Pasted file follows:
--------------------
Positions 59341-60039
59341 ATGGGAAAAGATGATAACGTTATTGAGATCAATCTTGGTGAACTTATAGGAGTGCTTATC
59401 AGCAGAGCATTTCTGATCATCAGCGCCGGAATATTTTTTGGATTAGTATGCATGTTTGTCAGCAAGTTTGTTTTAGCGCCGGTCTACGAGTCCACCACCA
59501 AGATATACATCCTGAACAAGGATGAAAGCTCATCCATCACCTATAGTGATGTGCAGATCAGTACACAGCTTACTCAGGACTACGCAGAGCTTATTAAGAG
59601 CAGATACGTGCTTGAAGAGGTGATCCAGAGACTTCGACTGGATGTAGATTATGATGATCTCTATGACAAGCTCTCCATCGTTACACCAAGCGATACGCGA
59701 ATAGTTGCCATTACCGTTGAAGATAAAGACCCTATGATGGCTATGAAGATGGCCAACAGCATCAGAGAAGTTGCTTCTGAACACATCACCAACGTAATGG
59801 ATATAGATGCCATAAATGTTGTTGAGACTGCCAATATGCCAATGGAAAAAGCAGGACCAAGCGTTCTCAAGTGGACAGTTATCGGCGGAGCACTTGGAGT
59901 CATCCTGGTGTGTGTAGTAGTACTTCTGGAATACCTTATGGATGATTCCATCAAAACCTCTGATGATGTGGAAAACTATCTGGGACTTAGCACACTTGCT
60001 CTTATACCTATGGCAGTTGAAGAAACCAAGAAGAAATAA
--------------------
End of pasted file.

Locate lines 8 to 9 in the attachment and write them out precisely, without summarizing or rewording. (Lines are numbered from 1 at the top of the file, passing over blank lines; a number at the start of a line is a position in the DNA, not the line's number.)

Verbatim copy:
59901 CATCCTGGTGTGTGTAGTAGTACTTCTGGAATACCTTATGGATGATTCCATCAAAACCTCTGATGATGTGGAAAACTATCTGGGACTTAGCACACTTGCT
60001 CTTATACCTATGGCAGTTGAAGAAACCAAGAAGAAATAA